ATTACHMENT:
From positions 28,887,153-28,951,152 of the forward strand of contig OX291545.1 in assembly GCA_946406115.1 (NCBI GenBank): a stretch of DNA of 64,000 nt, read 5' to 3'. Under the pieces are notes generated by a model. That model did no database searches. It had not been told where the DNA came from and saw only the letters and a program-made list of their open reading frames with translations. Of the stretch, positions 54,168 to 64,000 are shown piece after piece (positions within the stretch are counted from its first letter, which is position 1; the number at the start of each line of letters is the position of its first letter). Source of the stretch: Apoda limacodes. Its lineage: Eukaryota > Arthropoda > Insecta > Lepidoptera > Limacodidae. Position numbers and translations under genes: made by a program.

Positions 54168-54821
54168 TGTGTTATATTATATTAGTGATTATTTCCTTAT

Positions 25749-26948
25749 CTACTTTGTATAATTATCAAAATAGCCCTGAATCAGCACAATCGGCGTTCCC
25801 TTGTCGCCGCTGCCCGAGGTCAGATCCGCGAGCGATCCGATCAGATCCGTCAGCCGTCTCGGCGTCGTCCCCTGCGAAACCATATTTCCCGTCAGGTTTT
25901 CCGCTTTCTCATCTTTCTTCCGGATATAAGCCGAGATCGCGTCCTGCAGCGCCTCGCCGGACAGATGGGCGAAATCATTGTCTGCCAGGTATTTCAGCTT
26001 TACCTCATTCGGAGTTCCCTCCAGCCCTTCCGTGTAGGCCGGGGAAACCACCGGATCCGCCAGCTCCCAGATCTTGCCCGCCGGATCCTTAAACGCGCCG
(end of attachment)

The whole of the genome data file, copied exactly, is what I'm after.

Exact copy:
From positions 28,887,153-28,951,152 of the forward strand of contig OX291545.1 in assembly GCA_946406115.1 (NCBI GenBank): a stretch of DNA of 64,000 nt, read 5' to 3'. Under the pieces are notes generated by a model. That model did no database searches. It had not been told where the DNA came from and saw only the letters and a program-made list of their open reading frames with translations. Of the stretch, positions 54,168 to 64,000 are shown piece after piece (positions within the stretch are counted from its first letter, which is position 1; the number at the start of each line of letters is the position of its first letter). Source of the stretch: Apoda limacodes. Its lineage: Eukaryota > Arthropoda > Insecta > Lepidoptera > Limacodidae. Position numbers and translations under genes: made by a program.

Positions 54168-54821
54168 TGTGTTATATTATATTAGTGATTATTTCCTTAT

Positions 25749-26948
25749 CTACTTTGTATAATTATCAAAATAGCCCTGAATCAGCACAATCGGCGTTCCC
25801 TTGTCGCCGCTGCCCGAGGTCAGATCCGCGAGCGATCCGATCAGATCCGTCAGCCGTCTCGGCGTCGTCCCCTGCGAAACCATATTTCCCGTCAGGTTTT
25901 CCGCTTTCTCATCTTTCTTCCGGATATAAGCCGAGATCGCGTCCTGCAGCGCCTCGCCGGACAGATGGGCGAAATCATTGTCTGCCAGGTATTTCAGCTT
26001 TACCTCATTCGGAGTTCCCTCCAGCCCTTCCGTGTAGGCCGGGGAAACCACCGGATCCGCCAGCTCCCAGATCTTGCCCGCCGGATCCTTAAACGCGCCG